Manage episode 302872145 series 2884712
“If there is really a God, then why does he let all of these bad things happen in the world?”
Why didn’t God stop the holocaust?
Evil and suffering. Christianity teaches the existence of an all-powerful, all-good and loving God. But how can that belief be reconciled with the horrors that occur daily? If there is a God, he must be either all-powerful but not good enough to want an end to evil and suffering, or he’s all-good but not powerful enough to bring an end to evil and suffering. Either way, the God of the Bible couldn’t exist. For many people, this is not only an intellectual conundrum but also an intensely personal problem. Their own lives are marred by tragedy, abuse and injustice.
Much has been written on this over the centuries…
We all face it. What is our response in the moment when we’re with someone who is suffering? As pastors we have dealt with tragedies in people’s lives big and small.
Ministry of Presence.
Don't trivialize it by offering pat answers.
Why is there evil in the first place?
God created mankind in order to love them.
Love is the highest good in the universe.
Love must be freely chosen for it to be love.
For mankind to experience true love it must have free will.
Free will must allow for the possibility of good and evil choices or it is not free will.
For love to be chosen there has to be the opposite possibility of “not love.”
- If you have a God great and transcendent enough to be mad because he hasn’t stopped evil and suffering in the world, then you have to (at the same moment) have a God great and transcendent enough to have good reasons for allowing it to continue that you can’t know (you can’t have it both ways).
Common fallacy: If I can’t think of a reason God allows evil and suffering, then there can’t be one.
- Though we don’t know the reasons why he allows it to continue, he can’t be indifferent or un-caring, because the Christian God (unlike the gods of all the other religions) takes our misery and suffering so seriously that he is willing to get involved with it himself. On the cross, Jesus suffered with us.
What about natural evil? Earthquakes, tsunamis, famine, etc.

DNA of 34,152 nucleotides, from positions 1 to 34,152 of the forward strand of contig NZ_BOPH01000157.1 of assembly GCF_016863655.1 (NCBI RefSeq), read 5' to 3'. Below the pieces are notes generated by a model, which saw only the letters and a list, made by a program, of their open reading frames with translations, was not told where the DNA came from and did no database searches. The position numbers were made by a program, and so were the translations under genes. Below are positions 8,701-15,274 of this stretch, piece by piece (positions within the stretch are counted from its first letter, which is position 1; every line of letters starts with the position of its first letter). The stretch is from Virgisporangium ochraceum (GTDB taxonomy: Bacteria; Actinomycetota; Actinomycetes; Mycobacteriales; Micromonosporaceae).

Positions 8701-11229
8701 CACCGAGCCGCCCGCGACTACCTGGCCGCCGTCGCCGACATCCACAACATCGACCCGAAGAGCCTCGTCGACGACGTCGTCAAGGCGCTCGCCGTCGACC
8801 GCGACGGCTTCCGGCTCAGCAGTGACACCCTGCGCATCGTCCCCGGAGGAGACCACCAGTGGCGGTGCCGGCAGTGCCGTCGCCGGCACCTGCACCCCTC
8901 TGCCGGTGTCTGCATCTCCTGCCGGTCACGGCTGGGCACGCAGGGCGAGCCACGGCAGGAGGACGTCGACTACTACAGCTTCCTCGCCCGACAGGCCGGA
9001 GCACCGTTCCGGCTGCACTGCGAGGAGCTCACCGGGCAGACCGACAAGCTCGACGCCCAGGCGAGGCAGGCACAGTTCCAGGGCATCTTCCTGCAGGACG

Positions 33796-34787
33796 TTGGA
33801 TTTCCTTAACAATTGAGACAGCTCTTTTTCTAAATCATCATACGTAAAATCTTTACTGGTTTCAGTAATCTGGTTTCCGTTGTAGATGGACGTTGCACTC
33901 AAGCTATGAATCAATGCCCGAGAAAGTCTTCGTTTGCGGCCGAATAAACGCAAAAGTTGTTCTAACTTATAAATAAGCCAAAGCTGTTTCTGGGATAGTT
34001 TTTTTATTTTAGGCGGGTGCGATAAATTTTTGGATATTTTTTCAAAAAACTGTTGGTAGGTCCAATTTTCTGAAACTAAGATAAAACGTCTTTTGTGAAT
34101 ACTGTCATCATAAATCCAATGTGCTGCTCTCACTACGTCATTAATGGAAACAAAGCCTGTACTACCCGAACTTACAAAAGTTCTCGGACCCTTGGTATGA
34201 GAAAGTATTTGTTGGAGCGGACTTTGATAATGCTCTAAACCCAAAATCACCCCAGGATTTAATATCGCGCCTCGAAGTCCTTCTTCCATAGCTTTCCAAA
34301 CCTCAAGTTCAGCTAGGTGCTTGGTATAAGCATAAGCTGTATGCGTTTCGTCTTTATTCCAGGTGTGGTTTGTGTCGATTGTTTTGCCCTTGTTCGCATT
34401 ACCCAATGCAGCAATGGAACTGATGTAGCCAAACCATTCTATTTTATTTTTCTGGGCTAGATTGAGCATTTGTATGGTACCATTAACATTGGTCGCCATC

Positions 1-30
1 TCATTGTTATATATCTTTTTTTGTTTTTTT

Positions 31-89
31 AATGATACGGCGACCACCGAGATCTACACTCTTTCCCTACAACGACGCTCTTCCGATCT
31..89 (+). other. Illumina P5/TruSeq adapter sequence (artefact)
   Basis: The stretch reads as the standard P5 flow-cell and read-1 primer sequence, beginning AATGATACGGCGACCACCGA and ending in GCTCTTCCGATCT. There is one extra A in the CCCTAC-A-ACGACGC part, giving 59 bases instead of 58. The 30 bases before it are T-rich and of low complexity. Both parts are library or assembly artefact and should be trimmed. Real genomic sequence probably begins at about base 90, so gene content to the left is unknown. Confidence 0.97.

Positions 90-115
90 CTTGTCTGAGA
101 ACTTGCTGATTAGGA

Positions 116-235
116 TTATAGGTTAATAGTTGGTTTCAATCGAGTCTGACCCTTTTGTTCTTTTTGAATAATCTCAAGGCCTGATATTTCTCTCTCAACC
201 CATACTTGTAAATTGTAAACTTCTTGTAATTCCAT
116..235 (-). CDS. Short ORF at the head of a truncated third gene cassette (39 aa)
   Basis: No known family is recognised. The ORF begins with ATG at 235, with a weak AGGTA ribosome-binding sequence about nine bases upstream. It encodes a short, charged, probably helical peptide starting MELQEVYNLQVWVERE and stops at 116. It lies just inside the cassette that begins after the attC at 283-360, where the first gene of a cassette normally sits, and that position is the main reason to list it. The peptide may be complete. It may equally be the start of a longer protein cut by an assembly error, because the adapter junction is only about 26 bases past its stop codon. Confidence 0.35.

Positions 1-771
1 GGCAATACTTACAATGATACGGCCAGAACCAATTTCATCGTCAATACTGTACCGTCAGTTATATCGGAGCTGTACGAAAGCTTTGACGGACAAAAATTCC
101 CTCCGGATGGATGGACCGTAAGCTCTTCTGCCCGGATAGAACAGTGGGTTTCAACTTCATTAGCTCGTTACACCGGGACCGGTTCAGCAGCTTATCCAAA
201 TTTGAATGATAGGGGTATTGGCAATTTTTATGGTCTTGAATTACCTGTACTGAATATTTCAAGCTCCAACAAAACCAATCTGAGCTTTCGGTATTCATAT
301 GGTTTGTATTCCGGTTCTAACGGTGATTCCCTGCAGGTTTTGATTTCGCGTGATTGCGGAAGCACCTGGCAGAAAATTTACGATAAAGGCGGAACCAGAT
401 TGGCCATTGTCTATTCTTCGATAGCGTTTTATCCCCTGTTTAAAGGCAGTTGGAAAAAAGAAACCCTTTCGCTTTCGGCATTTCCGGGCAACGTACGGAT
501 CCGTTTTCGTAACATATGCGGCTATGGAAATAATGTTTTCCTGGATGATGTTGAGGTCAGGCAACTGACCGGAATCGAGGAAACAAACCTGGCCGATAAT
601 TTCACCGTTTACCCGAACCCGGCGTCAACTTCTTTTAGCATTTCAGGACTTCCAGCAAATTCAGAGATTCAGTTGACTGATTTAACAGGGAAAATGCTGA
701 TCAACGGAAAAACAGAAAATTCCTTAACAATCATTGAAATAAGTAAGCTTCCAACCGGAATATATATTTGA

Why should we expect that nature should go our way? If there is no god, and nature is red in tooth and claw, the strong eat the weak every day. There's nothing more natural than that. And yet when we experience these things in our we lives think there's more to it than that. We think that it is more than just evolutionarily beneficial. We think these things are more than inconvenient, uncomfortable, or non-preferable. We actually think they are wrong and unjust. But where would we get the idea that they are unjust and not just the natural consequences of natural forces in an unguided universe?
C.S. Lewis writes: “My argument against God was that the universe seemed so cruel and unjust. But how had I got this idea of just and unjust? A man does not call a line crooked unless he has some idea of a straight line. What was I comparing this universe with when I called it unjust?…
Of course I could have given up my idea of justice by saying it was nothing but a private idea of my own. But if I did that, then my argument against God collapsed too – for the argument depended on saying that the world was really unjust, not simply that it did not happen to please my private fancies. Thus in the very act of trying to prove that God did not exist – in other words, that the whole of reality was senseless – I found I was forced to assume that one part of reality – namely my idea of justice – was full of sense…. Consequently atheism turns out to be too simple.”
Jesus provides resources for suffering that are unique to Christianity.
God himself suffers. He becomes fully human and enters into the brokenness of humanity. He submits himself to his own creation and suffers alongside. God is truly Emmanuel, God with us, even in our worst sufferings.
Purpose. God doesn't cause our suffering, but he can redeem it. Christianity provides an identity and meaning to life that suffering can't take away. It is a transcendent and eternal as its source.
Resurrection Hope. The Biblical view of things is resurrection—not a future that is just a consolation for the life we never had but a restoration of the life you always wanted. This means that every horrible thing that ever happened will not only be undone and repaired but will in some way make the eventual glory and joy even greater.
- S. Lewis wrote: “They say of some temporal suffering, “No future bliss can make up for it,” not knowing that Heaven, once attained, will work backwards and turn even that agony into a glory.”
Why didn’t God stop the holocaust? I don't know what all the reasons are. But I know what they are not. It's not because he’s in different. It's not because he was unwilling to enter into our pain and humble himself to his own creation. It's not because he doesn't love us. And because he suffered absolute injustice and evil proving himself victorious over them by an empty tomb, we know that evil does not have the last word. It didn't have the last word over him. And evil doesn't have the last word over us who are “in Christ.”
- A Grace Disguised by Jerry Sittser
- The Problem of Pain, and A Grief Observed by C.S. Lewis
- Walking with God through Pain and Suffering by Tim Keller
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